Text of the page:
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It is fairly well documented that November has been a very good month for Bret Bielema and the Wisconsin Badgers. In the last two years, the Badgers are 8-0. Overall under Bielema, Wisconsin is 17-3.
I would guess many things go into the team's success this month. The head coach has talked about the work done by the strength and conditioning staff, led by Ben Herbert.
It seems logical to suggest good fortune with a team's health comes into play. Can your best players stay on the field? If not, can the "next man in" deliver?
Maybe there is a very simple explanation why November has been good for the Badgers. Maybe the answer is the Badgers simply have been pretty good. Good to great players playing their best football late in the season -- a goal for every team at every level.
That is the challenge for this year's group. The 2012 Badgers are a good team, but as yet, not a great team. Injuries have been a factor. The expected return of Rick Wagner at left tackle should boost the offensive line. The bye week should have bought some time for several other players dealing with various bumps and bruises.
Of course, there is the quarterback question. With Joel Stave out for the remainder of the regular season, both Danny O'Brien and Curt Phillips have competed to step in.
At his weekly news conference, Bielema chose not to publicly reveal who will be the starter. Either way, it has the makings of a good story.
O'Brien, the transfer from Maryland who many thought would have the job for the next two seasons, has at times struggled. In fairness to O'Brien, he has been in some difficult spots. He faced an Oregon State defense that is better than many expected. He came in late in the Nebraska game, trying to lead the Badgers on a long drive. Then, in Wisconsin's last game, O'Brien came off the bench in the second half against an excellent Michigan State defense.
The sample size for Phillips is smaller. Against Illinois, he appeared for one series. He entered late in the Minnesota game, and with the outcome decided, the Badgers kept the ball on the ground. In his career, he has thrown 13 passes. Yet he has proven to be tough as nails, coming back from three knee surgeries. He could have given up the game, and people would have understood.
However, Phillips has said he wants no regrets. He doesn't want to be in his late 20s wondering "what if?" He also has little interest in being the cute story of the player who returns from injury who gets to play a few snaps at the end of a blowout. If that is how it turns out, so be it, but to Phillips, he believes he can contribute to a greater degree.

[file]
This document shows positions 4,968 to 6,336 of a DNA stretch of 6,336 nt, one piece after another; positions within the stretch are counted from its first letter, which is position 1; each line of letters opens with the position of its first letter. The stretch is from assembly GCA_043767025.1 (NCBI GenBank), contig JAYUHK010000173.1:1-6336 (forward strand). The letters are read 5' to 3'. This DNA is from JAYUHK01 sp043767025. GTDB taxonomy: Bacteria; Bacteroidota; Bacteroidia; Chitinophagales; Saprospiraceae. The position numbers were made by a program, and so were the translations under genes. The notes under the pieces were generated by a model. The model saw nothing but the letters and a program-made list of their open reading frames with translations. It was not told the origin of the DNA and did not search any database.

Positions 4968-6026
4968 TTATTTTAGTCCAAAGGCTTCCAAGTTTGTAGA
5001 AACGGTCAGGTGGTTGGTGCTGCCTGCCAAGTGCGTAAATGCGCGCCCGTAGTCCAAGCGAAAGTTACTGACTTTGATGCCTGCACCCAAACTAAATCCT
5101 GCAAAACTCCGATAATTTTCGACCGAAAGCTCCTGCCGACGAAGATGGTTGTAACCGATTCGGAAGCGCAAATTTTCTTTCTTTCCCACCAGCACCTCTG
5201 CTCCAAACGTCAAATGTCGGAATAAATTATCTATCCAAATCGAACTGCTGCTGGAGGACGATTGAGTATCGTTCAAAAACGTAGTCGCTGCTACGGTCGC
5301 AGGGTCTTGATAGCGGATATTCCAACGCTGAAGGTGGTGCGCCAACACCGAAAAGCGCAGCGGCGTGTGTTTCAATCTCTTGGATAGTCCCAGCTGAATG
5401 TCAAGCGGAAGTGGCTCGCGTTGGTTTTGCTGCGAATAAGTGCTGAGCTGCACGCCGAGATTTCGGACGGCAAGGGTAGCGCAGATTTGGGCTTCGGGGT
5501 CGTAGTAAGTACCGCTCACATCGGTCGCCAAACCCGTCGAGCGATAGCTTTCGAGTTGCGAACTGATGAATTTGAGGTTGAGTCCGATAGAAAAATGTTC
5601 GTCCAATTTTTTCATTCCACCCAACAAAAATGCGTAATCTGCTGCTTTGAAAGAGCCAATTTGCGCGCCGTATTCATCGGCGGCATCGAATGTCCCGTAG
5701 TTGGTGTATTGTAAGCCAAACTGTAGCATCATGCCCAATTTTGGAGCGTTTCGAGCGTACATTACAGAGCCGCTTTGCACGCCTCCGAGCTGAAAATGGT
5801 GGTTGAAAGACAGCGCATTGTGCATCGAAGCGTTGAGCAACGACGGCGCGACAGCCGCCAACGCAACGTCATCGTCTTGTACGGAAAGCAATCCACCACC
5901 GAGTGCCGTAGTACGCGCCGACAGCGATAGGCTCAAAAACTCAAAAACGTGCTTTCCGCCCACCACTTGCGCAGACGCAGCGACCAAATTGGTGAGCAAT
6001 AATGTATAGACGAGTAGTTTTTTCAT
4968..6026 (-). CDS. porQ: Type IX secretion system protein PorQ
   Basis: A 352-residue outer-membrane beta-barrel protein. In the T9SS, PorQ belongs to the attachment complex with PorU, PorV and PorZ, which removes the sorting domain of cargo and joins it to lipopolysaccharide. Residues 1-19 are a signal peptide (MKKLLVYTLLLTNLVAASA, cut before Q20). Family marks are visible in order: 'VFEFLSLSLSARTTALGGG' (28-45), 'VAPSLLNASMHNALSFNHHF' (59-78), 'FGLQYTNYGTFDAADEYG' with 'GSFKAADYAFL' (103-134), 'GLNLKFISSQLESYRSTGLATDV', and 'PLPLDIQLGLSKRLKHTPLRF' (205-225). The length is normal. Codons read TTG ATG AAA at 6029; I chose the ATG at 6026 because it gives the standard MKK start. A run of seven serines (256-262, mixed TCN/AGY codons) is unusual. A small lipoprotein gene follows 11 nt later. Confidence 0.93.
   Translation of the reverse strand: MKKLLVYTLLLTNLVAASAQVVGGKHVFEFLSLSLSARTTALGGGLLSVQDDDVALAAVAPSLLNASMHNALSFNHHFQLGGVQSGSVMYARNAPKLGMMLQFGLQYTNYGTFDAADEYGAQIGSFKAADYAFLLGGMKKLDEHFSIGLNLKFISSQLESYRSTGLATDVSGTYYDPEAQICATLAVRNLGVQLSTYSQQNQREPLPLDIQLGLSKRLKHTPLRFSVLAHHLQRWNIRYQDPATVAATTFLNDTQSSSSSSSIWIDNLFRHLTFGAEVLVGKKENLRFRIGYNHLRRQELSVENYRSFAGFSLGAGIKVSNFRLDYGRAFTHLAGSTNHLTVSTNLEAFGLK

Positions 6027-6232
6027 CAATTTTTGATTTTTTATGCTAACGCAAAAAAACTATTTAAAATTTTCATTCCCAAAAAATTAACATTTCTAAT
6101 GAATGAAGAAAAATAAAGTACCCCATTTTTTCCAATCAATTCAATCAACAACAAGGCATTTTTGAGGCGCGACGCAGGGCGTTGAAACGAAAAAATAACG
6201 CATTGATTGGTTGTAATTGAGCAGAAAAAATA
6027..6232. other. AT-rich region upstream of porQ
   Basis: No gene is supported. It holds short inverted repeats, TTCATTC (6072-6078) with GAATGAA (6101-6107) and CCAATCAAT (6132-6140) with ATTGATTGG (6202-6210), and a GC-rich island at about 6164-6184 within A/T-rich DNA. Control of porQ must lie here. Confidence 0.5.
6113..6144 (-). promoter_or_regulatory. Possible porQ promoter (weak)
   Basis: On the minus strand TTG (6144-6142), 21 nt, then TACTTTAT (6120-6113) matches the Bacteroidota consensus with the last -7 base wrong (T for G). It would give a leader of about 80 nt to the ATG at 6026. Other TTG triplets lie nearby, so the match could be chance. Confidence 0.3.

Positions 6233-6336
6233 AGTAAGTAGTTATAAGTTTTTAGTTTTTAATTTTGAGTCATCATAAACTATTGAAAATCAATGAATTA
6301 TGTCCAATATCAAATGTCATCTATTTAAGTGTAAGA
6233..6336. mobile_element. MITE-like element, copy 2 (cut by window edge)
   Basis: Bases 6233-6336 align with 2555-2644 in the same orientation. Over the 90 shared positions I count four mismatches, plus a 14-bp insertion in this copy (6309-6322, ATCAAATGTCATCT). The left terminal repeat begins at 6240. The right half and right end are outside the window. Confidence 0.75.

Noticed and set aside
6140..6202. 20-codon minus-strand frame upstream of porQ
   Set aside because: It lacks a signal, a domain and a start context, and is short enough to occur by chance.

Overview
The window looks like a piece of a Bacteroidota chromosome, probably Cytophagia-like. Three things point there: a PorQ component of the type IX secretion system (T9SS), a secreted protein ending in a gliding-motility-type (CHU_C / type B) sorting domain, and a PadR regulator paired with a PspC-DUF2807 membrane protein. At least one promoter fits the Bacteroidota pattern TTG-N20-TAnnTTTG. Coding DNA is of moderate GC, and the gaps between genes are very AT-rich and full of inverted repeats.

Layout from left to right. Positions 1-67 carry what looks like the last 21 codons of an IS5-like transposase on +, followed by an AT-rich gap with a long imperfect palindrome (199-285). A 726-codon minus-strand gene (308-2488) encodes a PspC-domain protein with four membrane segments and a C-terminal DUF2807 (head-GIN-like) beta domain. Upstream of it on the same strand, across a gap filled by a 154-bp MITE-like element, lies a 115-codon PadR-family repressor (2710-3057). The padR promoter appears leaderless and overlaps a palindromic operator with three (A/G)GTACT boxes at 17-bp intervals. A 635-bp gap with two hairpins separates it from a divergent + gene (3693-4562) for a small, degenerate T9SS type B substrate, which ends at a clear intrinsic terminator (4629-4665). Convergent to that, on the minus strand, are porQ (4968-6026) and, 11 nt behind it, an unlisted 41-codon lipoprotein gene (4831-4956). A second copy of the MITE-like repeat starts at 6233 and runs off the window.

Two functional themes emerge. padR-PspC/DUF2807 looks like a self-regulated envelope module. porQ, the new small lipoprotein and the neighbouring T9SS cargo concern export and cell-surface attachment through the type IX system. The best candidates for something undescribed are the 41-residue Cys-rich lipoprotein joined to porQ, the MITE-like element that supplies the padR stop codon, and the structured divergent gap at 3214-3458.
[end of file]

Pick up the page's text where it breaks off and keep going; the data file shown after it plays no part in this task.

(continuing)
Everybody understands what is on the line this week in Bloomington. The Badgers' defense will face a challenge with Indiana's up tempo offense that features the Big Ten's best passing attack.
The UW offense will look to re-establish its running game against an improving Hoosiers defense.
Yet in football, the attention usually will focus on the quarterback. And the fact is either O'Brien or Phillips will be in position to script an impressive personal comeback story.
More importantly, one or the other can help the Badgers continue their November success, and reach the conference title game for the second straight year.
Watch sports long enough, and it can be easy to believe you have seen just about everything.
Then there was last Saturday, when the UW basketball team lost point guard Josh Gasser for the season with a torn ACL. A few hours later, the football team lost starting quarterback Joel Stave.
Never mind the fact the football game ended with a gut-wrenching loss to rival Michigan State. I am just wondering how many major college football and basketball programs lost a QB and a lead guard on the same day?
Before I go any further, it is unlikely any Maryland Terrapins followers will be shedding too many tears, at least when it comes to losing quarterbacks. The Terps have lost four -- count 'em, four -- signal callers this season. Word is the "next man in" will be either a converted linebacker or a converted tight end.
Then there is the case of South Carolina star running back Marcus Lattimore, who came back from a knee injury in 2011. During last Saturday's game with Tennessee, Lattimore hyperextended his right knee, damaging several ligaments. It is not a pretty video.
When these things happen, especially close to home, I find myself getting ticked off at the circumstances. It is a very real question to wonder how Stave and Gasser's injuries will affect the Badgers. But for now, I think about a promising quarterback who is hurt, and very tough junior guard who busted his tail the entire off season, only to find out he won't have a season -- at least this season.
Trust me, I understand there are a lot worse things that can happen to people. Unfortunately, lately, I have had the chance to see a lot of that up close. What I am talking about here is the sometimes cruel nature of sports, and how the fortunes of a team, and more specifically a player, can turn on a dime.
During this open week in the football schedule, coach Bret Bielema, his staff and his players will move forward. Everyone will do his part to support Danny O'Brien and Curt Phillips (think about what he has gone through in his career), and the Badgers will continue to prepare each day for the stretch drive of the regular season. They do so knowing a trip to Indianapolis is still in their hands.